Alaska’s Largest Lethal Wolf Control Program To End
BREAKING GOOD NEWS!
Alaska is scheduled to end it’s largest lethal wolf control program! The Upper Yukon Tanana area program, which has targeted wolves in an area of the eastern interior since 2004, is scheduled to cease after the 2017-2018 season.
Since 2004, over 1000 wolves have been killed via aerial gunning under the program, costing tax payers millions of dollars and the National Park Service (NPS) several years of irreplaceable research. Yukon Charley Rivers National Preserve Superintendent Greg Dudgeon said some of the wolves lost were part of a long running NPS study, which was halted due to the state wolf kill.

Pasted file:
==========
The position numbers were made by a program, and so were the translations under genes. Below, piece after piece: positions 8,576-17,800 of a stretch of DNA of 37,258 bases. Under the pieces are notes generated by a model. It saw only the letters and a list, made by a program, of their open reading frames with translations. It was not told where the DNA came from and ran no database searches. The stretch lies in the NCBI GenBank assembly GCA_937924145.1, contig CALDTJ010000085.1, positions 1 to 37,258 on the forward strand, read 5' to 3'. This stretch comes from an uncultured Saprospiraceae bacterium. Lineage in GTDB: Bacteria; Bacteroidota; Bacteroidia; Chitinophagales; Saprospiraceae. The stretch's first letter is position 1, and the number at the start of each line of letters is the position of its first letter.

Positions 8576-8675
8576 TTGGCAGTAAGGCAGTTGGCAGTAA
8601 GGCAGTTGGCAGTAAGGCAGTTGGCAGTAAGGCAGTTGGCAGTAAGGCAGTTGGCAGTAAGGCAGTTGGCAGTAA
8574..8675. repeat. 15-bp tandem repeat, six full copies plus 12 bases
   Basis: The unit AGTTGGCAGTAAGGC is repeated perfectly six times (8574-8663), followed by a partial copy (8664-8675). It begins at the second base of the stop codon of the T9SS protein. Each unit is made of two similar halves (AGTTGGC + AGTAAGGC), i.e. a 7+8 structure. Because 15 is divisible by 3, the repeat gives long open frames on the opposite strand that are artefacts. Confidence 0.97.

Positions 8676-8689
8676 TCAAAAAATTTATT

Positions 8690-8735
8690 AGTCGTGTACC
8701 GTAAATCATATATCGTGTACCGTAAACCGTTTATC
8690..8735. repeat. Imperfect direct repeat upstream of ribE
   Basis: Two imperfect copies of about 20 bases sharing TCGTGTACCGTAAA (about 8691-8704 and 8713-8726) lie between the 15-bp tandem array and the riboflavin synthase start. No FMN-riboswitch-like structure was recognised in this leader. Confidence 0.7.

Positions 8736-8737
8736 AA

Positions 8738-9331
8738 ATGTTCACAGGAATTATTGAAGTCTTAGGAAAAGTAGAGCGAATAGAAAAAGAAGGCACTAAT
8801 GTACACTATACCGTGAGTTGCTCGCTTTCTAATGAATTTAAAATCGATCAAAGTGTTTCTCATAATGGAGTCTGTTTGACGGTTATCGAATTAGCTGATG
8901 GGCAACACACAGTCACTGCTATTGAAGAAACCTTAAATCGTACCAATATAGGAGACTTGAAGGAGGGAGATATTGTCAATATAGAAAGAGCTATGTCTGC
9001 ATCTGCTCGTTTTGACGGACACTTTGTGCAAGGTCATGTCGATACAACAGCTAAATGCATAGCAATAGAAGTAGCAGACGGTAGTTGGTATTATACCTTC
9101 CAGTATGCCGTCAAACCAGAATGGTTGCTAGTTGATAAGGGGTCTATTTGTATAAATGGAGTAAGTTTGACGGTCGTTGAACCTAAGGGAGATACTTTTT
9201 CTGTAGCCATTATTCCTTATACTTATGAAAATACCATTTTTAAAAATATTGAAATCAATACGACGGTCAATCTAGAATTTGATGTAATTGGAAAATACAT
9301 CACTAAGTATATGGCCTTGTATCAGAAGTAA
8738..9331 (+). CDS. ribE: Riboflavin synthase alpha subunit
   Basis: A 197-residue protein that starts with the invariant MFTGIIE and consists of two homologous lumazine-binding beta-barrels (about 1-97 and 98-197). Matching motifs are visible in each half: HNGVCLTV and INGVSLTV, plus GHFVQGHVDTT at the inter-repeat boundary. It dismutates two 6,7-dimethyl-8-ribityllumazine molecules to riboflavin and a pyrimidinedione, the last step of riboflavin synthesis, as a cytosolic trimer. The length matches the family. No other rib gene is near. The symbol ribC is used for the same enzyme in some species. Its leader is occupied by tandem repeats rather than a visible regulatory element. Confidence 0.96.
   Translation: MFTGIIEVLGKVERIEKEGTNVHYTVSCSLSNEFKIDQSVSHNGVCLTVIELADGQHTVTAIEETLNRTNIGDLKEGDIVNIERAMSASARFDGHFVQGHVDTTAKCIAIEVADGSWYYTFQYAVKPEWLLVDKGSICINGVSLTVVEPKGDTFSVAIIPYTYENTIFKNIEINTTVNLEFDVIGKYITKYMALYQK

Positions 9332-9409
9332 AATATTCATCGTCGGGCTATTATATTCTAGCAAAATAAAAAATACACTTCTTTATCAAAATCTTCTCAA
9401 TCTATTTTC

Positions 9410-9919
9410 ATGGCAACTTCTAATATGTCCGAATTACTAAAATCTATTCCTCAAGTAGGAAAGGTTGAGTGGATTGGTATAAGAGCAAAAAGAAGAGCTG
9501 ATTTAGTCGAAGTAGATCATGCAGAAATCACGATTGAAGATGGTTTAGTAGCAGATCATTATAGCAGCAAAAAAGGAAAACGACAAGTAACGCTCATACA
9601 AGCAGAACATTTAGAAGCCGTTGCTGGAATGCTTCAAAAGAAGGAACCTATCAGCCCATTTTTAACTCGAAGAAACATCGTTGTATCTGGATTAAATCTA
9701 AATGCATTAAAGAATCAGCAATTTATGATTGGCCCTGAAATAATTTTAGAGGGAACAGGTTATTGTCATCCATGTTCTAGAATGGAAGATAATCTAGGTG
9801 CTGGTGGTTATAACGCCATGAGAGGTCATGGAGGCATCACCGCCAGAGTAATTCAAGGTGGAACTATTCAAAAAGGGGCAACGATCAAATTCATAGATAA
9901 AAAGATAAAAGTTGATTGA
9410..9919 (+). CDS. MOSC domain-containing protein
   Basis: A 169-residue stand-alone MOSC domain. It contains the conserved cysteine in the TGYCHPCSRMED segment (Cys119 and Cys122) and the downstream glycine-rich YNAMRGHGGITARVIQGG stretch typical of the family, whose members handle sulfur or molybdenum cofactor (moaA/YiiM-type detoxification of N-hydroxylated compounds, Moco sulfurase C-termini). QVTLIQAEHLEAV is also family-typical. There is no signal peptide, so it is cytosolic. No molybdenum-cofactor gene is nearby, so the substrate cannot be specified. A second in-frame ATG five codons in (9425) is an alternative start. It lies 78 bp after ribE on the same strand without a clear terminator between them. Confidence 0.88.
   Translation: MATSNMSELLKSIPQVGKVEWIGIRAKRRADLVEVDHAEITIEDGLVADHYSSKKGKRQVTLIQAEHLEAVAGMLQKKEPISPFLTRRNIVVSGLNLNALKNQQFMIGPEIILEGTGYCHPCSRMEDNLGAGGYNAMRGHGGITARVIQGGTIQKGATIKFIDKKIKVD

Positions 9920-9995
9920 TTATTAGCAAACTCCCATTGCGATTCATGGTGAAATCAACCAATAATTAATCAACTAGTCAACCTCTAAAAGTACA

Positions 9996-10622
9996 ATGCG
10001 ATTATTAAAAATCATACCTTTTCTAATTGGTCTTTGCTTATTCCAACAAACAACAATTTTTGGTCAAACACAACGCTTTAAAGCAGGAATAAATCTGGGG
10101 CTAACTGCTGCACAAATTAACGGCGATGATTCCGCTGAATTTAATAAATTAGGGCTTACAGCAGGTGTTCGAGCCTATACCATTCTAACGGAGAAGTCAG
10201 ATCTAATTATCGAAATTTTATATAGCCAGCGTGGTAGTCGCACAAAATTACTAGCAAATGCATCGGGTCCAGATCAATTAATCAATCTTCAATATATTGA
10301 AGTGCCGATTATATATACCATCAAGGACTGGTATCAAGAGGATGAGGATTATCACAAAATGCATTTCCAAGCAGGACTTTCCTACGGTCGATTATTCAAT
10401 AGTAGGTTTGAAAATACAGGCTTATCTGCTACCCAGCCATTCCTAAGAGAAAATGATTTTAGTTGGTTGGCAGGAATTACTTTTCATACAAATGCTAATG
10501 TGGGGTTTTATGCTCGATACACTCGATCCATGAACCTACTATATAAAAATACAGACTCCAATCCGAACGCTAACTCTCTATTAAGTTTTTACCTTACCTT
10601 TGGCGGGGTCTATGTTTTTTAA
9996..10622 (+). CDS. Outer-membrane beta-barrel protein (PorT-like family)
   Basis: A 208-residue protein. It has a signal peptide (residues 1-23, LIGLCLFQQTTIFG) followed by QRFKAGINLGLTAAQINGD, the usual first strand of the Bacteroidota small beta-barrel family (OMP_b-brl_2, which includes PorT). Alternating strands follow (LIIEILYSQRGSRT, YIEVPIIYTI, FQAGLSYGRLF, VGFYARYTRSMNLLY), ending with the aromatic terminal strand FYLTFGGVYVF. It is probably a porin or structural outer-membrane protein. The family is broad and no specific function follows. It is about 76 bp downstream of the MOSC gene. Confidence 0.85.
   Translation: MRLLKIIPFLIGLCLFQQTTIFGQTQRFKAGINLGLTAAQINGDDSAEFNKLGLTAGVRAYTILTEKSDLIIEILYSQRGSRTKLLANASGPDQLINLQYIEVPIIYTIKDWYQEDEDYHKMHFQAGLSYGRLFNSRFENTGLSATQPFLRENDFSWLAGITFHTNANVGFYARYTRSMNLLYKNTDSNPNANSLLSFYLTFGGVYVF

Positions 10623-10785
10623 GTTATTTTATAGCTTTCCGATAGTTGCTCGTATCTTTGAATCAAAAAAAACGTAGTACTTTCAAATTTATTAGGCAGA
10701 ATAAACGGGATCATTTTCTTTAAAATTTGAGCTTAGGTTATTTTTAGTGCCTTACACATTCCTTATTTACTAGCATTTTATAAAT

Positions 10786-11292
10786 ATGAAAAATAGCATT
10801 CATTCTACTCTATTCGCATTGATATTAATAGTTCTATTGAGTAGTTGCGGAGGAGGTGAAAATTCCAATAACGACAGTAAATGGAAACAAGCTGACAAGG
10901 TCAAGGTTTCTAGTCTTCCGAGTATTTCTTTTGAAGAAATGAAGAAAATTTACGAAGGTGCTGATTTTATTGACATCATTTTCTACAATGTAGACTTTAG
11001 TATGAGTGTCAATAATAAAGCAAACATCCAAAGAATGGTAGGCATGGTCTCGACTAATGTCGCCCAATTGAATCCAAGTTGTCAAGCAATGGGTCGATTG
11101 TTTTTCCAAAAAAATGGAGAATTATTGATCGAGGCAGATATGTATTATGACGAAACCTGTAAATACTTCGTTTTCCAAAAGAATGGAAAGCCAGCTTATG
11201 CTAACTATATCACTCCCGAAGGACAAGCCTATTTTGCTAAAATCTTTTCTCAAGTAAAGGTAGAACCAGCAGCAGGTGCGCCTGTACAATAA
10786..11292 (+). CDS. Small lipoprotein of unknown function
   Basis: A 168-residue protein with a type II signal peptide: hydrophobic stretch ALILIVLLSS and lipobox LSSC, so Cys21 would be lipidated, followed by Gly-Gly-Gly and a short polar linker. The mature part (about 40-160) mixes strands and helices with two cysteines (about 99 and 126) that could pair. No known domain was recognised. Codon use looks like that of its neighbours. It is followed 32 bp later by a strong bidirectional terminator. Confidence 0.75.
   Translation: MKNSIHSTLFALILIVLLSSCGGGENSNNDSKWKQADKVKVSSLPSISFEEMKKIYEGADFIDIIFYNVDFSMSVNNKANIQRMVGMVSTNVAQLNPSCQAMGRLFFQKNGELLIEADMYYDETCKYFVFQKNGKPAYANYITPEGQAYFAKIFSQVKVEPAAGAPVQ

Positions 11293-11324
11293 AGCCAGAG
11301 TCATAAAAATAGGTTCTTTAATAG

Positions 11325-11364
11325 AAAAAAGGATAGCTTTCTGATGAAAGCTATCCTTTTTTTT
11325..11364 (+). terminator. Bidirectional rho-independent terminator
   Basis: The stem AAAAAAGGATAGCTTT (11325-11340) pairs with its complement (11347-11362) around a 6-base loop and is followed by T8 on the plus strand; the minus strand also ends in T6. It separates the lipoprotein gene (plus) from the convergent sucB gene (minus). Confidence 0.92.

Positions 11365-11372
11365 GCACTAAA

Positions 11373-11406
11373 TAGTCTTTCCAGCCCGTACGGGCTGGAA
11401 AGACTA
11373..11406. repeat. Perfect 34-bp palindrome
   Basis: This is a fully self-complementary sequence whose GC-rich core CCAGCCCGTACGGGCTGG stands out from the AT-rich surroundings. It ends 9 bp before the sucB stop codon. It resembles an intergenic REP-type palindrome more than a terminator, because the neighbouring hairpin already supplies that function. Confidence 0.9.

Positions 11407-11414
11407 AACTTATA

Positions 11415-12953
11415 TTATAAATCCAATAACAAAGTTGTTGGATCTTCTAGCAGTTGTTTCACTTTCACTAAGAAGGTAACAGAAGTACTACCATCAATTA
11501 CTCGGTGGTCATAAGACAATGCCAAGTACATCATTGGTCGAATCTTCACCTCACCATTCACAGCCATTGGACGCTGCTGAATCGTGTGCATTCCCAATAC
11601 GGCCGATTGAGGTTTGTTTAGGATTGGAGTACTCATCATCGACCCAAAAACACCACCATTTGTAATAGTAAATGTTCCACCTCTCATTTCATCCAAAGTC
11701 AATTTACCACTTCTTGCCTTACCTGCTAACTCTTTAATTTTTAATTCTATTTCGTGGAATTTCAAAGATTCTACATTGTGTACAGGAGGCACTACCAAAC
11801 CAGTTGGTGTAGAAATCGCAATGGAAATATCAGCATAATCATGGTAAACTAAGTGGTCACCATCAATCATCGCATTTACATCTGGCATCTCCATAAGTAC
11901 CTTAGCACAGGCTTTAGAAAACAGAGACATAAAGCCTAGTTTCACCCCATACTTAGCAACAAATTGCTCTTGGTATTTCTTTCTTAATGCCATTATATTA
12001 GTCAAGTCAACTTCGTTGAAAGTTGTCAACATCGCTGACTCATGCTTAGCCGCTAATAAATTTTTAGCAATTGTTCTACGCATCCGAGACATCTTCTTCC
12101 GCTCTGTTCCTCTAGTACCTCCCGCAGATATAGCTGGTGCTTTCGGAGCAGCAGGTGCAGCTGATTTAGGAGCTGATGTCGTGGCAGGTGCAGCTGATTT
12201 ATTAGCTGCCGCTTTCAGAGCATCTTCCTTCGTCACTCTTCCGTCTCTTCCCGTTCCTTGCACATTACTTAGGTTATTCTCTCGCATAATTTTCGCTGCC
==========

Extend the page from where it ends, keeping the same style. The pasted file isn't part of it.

“We did lose several years in what had been a 22-year-long for wolves with home ranges within Yukon Charley River’s natural preserve,” Dudgeon said. “We won’t get that back.”
The State’s long running Upper Yukon Tanana lethal wolf control effort has been aim aimed at increasing caribou numbers for hunters by reducing the number of wolves, but Alaska Department of Fish and Game regional supervisor Darren Bruning said research indicates wolves are not the limiting factor.